Imagine my surprise (and excitement) when I was presented with an invitation to sample some of Italy's finest hardware. I'm talking about cars that stir the soul of any auto enthusiast: Ferrari 360 Challenge Stradale, 575M Maranello and Maserati's Coupe' Cambiocorsa. Needless to say, I accepted the invitation posthaste.
2004 marks 50 years for Ferrari in the US and this milestone is being celebrated during the 360 Challenge season. As part of the weekend activities surrounding the Road Atlanta event (which took place May 14-16, 2004) Gruppo Ferrari Maserati invited members of the local automotive media to spend the better part of the day getting to know their products.
This might seem a bit far fetched, but after learning more about Ferrari and the way they operate, it could be said that Ferrari and Honda hold quite a few similarities in philosophy - in particular the intense focus on racing. Of course Honda's been building mass market vehicles to fund their racing habits, but much like Ferrari, Honda is driven by the passion to win, and develops products which reflect this passion. Obviously Honda's vehicles make concessions to affordability and mass appeal, but driving enjoyment has always been a part of the equation for Honda, regardless of price point. Thanks to its positioning and exclusivity, Ferrari doesn't need to make such concessions, but every one of its vehicles must exude Ferrari's passion for driving pleasure and performance. Ferrari has always been a relatively small operation (current annual production is limited to 4000 units worldwide), but they have a long and storied history of competing in and winning races, in the face of heavily-funded competitors. While Honda is many times larger than Ferrari, they too have taken on a sort of "giant slayer" role in many ways as well. Admittedly the differences probably far outstrip the similarities, but it's still interesting to view the two companies in this light. In any case, there is a great deal of respect and admiration for the Ferrari brand from auto enthusiasts of all makes.
While I was fortunate to have had the opportunity to drive these cars, my time in each car was quite limited, so my commentary will be kept brief.
Since we were testing these cars in a race track setting, it was no surprise that the Challenge Stradale was my favorite. It's really a purpose built racer that's been fitted with the minimum hardware to make it streetworthy - not the other way around. That's not to say that it's stripped bare and punishing to drive. It seemed fairly civilized - roughly on par with the NSX Type R. I would have loved to have been able to jump into an NSX-R to more directly compare the two cars.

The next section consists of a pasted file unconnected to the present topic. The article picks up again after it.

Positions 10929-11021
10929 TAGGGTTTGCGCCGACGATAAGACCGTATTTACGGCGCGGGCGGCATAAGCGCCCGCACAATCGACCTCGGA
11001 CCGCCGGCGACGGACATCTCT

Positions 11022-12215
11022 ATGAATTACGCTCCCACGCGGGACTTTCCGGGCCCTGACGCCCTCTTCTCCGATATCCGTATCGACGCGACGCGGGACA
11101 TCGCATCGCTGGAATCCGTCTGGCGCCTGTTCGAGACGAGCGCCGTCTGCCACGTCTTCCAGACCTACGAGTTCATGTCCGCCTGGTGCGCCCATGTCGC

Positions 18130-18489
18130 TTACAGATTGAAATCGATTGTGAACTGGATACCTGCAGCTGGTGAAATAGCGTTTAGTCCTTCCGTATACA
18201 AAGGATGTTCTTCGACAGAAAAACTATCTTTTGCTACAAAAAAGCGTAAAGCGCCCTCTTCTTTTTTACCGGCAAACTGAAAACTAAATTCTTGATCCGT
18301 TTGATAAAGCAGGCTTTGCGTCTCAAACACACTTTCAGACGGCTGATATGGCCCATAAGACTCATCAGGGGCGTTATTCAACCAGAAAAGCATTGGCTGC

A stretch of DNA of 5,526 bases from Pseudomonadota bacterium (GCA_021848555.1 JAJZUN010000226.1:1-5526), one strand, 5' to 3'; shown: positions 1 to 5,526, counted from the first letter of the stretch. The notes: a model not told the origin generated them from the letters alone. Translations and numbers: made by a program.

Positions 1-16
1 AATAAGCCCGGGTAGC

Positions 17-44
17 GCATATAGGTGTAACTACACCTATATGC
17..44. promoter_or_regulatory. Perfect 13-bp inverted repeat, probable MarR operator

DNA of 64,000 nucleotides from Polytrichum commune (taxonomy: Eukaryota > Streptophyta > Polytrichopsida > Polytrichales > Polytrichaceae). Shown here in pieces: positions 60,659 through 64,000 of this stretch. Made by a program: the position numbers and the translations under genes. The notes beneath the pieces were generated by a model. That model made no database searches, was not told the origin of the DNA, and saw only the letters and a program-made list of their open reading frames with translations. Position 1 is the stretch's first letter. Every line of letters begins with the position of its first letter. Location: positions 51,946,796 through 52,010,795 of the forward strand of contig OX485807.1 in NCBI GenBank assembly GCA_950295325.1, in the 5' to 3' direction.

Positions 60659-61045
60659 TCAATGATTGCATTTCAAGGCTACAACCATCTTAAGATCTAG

I'd heard from a number of people that the 360's motor sounds similar to an S2000 motor at full song, and now I know exactly what they're talking about. From behind the wheel (and to some extent even outside the car) the 3.6L V8 really does sound a lot like a pair of F20Cs singing in perfect unison, thanks to the flat-plane crankshaft. That's another reason why I liked the Stradale so much - it had a bit of a feeling of familiarity. With a curb weight of barely over 2800 lbs, it's virtually identical in weight to an S2000, but outmuscles the mighty-mite by 185 hp and over 100lb-ft of extra twist. Then there's the adjustable suspension, carbon ceramic brakes, and seemingly endless grip. I wasn't really allowed to probe the limits of the car very much, but from what I could gather it was a very forgiving, intuitive car to drive. The sequential gearbox operated flawlessly on the track, executing very smooth and quick upshifts and downshifts, provided you performed upshifts while keeping the throttle open or downshifts while braking. A couple of times I instinctively lifted the throttle while upshifting and the result was a slightly jerky engagement. It really wasn't a big deal, however. Below is a video which I shot from the passenger seat of the Stradale. Prior to taking the wheel of each vehicle, a Ferrari or Maserati "chaperone" drove for the first lap in order to familiarize us with each car.
Windows Media V9 2 min, 30 sec (6.95MB)
DivX 2 min, 30 sec (8.79MB)
The Maserati and 575M were designed more as proper GT cars. That's not to say that they are deficient in the performance department by any means, but these are very comfortable and sophisticated cars, with finely crafted and exquisitely detailed interiors. Thanks to a friendly chaperone (we always had a Ferrari or Maserati representative with us in the passenger seat of the cars while on the track), I was actually able to run the fastest in the Maserati Coupe' Cambiocorsa, clearing 120mph on the long stretch between turns 7 and 10. Considering a mass of nearly 2 tons, and the lowest pony count of the group, the Maserati was quite impressive, with great grip, balance, and impressive body control. The 4.2L V8 has a more traditional V8 sound and a usefully wide powerband - plenty of torque and power. The 575M Maranello's 5.75L V-12 has a unique sound as well, not quite as deep as the Maserati's V8, but throatier than the Stradale's 3.6.
Overall, the day was another once-in-a-lifetime type of experience and I'm very grateful to Gruppo Ferrari Maserati for providing the opportunity to learn about and enjoy their products on a fine road course. I hope you enjoy the photos and video.